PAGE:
I found a similar bold demand for truth in performer Penny Arcade’s rambling monologue at this year’s (scaled-down) Provincetown Tennessee Williams Theater Festival. She held forth in Seeking Asylum, wherein she revealed herself to be a survivor of the excesses of the ’60s and ’70s. Via a traumatic variation on Mae West’s famous line, “I used to be Snow White, but I drifted,” Arcade confessed to outdoor audience at Ptown’s Bas Relief Park that she had been the victim of multiple rapes in New York City, that she had struggled through substance abuse, and had found, in theater, a lifeline to sanity. She is a survivor who shares her wounds with humor and warmth — as well as brutal frankness.
Finally, while this difficult year comes to a close, I would ask readers and audience to consider this quote from Joseph Haj, artistic director of the Guthrie Theater in Minneapolis
“I would argue that theater is not some old-fashioned practice that has survived accidentally,” Haj insists, “perhaps it has thrived because it is one of society’s proven necessities.”
2020 was a short year when it came to reviews. Between mid-January and mid-March I managed to see just four productions. Nine months and counting have passed without my attending a live performance. It’s probably the first time since I was a young child that I’ve gone that long without attending a production some kind. The time off has only increased my belief in the power of live performance, its elemental enchantment.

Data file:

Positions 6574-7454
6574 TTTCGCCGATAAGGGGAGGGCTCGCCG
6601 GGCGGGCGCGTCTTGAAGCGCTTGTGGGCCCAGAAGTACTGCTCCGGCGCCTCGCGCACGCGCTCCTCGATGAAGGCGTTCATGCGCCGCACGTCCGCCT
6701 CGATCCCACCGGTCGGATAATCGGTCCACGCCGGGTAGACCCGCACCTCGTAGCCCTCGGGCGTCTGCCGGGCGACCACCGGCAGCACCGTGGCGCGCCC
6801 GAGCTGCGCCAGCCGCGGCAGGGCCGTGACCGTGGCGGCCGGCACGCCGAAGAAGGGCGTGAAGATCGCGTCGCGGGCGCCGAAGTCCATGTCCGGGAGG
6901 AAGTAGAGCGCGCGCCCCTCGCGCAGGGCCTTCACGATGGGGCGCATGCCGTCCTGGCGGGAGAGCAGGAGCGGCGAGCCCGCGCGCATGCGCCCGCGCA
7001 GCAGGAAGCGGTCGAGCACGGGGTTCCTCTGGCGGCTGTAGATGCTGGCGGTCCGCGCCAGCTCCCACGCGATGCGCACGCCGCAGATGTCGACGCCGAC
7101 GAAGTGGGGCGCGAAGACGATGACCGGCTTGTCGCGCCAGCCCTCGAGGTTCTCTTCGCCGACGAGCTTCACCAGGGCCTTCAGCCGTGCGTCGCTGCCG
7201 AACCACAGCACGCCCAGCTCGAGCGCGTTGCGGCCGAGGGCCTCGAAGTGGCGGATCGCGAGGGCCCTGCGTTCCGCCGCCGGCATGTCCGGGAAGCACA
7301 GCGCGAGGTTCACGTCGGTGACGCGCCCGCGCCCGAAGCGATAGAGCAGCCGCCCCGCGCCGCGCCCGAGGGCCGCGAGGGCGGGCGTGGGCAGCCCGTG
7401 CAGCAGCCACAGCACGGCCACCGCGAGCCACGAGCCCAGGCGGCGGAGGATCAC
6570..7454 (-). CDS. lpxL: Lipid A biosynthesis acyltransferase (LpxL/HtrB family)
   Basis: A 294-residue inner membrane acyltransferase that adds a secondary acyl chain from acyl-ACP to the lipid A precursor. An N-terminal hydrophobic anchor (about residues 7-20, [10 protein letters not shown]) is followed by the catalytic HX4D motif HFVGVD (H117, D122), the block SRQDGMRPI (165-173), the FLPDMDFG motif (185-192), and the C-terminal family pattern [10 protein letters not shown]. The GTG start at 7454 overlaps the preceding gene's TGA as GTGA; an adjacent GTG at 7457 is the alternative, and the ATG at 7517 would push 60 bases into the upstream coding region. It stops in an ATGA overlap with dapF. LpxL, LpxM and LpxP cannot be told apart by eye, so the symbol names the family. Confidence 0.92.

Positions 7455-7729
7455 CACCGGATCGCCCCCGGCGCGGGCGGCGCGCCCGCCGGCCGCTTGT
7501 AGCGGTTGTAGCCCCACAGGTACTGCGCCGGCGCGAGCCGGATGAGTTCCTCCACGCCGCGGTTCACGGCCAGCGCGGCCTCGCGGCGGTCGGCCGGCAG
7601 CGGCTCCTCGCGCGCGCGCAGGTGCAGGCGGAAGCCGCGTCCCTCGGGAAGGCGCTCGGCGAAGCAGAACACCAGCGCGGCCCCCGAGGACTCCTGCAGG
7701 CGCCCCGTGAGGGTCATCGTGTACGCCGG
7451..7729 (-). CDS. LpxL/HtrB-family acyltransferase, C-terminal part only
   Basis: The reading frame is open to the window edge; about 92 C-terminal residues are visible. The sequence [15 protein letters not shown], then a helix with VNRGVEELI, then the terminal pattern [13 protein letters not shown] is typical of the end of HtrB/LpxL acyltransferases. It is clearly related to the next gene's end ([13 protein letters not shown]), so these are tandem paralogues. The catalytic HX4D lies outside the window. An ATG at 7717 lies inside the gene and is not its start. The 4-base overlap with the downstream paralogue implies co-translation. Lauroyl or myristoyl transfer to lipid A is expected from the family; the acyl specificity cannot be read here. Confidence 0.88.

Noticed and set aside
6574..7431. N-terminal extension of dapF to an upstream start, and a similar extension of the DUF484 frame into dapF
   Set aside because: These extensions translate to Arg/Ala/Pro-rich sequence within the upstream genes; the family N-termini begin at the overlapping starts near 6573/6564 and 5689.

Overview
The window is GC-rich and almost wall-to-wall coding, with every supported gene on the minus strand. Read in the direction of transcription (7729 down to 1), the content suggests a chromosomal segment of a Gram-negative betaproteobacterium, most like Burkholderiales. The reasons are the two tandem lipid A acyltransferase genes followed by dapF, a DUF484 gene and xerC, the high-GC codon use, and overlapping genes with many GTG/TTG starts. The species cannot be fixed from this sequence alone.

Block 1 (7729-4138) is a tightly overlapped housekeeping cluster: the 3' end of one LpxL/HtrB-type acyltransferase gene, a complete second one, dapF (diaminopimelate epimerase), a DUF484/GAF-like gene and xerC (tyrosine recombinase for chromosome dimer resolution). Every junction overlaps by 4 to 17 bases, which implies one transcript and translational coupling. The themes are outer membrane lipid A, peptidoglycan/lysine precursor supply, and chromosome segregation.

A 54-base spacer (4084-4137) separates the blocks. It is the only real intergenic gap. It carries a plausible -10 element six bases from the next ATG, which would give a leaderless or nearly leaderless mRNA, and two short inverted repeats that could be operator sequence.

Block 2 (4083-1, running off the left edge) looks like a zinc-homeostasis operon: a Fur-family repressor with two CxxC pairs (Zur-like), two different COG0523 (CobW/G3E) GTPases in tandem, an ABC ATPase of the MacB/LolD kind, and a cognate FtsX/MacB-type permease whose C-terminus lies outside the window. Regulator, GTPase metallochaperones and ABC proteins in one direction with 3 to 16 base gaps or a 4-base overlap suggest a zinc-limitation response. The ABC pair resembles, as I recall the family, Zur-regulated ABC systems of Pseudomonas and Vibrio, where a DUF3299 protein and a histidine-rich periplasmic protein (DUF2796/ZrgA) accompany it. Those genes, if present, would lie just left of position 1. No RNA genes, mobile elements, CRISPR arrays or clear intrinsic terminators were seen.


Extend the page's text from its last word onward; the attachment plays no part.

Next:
With all due respect to the many interesting – and some wonderful – online performances that have been presented since the pandemic began, they don’t match the extra joy of being part of an audience that has gathered in the same place at the same time to experience a theatrical event.
The production that sticks out for me the most was Kate Hamill’s marvelous adaptation of the novel Vanity Fair, produced by Underground Railway Theater last January and February under the title Vanity Fair: An (Im-)morality Play. Given its stellar performances and wonderful technical elements, I concluded in my Arts Fuse review: “In short, Underground Railway Theater has a runaway hit, and you’ll never see a show quite like it. It’s bold, ridiculous, and very risky”
Looking ahead, my sincere hope for whatever is in store in the world of post-COVID theater is that theater artists and audiences embrace the need for more innovation and risk-taking, that there will be wild celebrations of the creative spirit. This pandemic has shaken perceptions of the value of live performance to its very core. The trauma goes far beyond the fact that most of our favorite venues are no longer considered safe: the economy of the entire theater industry has all but collapsed. No doubt some stages, particularly the medium to the small, will never return. But I believe strongly in this art form; I have no doubt in the resilience of our creative workforce: theater is not dead. On the contrary, I am confident that, inspired by seemingly insurmountable odds, great collaborations and experiments are sure to emerge. Live theater, I miss you, and I can’t wait to see what’s next.